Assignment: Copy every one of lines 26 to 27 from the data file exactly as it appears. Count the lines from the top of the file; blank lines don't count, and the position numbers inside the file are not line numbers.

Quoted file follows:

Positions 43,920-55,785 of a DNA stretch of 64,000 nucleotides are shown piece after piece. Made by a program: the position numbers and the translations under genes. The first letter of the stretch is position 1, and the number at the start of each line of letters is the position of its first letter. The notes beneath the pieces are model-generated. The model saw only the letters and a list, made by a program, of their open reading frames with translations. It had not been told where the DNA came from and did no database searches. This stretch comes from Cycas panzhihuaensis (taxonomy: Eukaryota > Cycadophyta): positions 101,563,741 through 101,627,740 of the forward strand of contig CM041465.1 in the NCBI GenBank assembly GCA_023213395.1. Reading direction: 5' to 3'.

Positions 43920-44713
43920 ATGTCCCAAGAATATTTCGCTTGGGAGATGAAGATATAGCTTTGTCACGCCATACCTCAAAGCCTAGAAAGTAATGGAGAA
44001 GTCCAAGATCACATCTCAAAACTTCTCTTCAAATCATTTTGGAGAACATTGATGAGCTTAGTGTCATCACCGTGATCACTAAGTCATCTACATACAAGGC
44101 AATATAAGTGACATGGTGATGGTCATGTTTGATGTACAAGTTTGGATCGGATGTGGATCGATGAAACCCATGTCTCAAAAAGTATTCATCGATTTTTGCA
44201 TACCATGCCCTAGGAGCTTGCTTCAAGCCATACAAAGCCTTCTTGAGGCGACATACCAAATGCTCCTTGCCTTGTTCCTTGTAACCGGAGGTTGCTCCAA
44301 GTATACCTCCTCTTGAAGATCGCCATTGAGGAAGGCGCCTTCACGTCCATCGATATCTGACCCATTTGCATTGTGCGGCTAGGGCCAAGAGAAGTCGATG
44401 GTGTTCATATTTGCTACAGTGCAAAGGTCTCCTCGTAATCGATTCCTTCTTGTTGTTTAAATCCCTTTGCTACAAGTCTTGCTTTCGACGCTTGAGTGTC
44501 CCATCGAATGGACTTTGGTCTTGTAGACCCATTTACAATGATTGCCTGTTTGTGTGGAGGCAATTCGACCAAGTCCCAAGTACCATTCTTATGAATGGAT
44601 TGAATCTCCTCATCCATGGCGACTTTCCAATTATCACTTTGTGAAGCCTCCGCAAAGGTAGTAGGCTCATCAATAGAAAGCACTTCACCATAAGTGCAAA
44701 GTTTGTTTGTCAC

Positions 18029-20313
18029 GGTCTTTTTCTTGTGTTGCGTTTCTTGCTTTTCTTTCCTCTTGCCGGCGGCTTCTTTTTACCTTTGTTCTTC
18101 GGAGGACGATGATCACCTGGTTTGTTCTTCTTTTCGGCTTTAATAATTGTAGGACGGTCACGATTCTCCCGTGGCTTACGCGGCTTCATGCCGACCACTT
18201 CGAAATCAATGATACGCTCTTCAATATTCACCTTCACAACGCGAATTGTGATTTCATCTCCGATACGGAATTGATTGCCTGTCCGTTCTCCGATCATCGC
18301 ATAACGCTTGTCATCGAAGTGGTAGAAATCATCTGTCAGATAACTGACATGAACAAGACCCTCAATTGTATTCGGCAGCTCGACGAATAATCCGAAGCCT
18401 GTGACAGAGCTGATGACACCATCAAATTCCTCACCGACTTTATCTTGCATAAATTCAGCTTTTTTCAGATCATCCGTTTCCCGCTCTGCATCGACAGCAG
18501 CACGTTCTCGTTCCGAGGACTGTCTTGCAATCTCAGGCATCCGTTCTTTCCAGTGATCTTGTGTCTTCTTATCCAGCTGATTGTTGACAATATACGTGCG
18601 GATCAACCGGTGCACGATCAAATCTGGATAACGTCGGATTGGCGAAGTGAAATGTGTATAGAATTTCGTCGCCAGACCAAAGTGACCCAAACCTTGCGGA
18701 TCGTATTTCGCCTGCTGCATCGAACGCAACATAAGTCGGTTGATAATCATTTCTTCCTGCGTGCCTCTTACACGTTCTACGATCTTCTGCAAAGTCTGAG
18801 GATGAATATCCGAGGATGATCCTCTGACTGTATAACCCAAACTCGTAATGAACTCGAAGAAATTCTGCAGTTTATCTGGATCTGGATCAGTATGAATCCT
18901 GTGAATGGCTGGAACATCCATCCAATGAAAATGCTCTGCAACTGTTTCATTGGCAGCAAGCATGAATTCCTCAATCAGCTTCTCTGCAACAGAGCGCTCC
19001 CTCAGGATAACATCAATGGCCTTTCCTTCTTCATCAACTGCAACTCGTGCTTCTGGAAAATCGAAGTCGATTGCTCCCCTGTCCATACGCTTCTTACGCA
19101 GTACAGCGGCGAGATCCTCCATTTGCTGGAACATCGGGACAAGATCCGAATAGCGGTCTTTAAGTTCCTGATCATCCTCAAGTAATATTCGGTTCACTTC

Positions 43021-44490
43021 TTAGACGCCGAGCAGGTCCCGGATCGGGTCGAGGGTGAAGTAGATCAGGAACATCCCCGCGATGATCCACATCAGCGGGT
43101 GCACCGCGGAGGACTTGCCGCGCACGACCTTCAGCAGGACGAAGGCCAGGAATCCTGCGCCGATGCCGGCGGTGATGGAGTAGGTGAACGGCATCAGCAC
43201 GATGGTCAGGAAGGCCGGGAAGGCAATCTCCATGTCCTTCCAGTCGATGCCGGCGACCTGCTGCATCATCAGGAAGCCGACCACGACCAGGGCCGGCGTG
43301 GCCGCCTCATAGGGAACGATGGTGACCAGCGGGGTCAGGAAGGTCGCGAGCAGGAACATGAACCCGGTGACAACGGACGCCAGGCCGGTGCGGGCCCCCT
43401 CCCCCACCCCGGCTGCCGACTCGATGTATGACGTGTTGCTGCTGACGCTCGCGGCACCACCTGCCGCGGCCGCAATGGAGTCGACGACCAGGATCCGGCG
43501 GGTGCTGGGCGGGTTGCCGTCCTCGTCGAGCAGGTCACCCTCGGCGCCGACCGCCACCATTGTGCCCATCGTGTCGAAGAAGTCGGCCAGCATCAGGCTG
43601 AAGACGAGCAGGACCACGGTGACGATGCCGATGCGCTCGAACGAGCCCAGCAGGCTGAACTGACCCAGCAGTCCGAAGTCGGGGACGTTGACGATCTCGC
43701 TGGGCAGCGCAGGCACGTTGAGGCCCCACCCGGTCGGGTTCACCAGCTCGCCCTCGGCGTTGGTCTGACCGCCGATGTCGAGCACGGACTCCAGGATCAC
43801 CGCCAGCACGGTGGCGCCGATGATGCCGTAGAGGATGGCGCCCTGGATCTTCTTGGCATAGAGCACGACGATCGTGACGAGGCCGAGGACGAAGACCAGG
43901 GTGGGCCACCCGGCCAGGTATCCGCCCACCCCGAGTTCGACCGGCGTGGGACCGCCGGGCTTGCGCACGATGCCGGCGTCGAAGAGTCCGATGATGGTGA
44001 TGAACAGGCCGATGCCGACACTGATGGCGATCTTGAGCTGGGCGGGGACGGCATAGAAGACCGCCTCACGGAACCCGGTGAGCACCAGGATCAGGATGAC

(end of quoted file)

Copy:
43021 TTAGACGCCGAGCAGGTCCCGGATCGGGTCGAGGGTGAAGTAGATCAGGAACATCCCCGCGATGATCCACATCAGCGGGT
43101 GCACCGCGGAGGACTTGCCGCGCACGACCTTCAGCAGGACGAAGGCCAGGAATCCTGCGCCGATGCCGGCGGTGATGGAGTAGGTGAACGGCATCAGCAC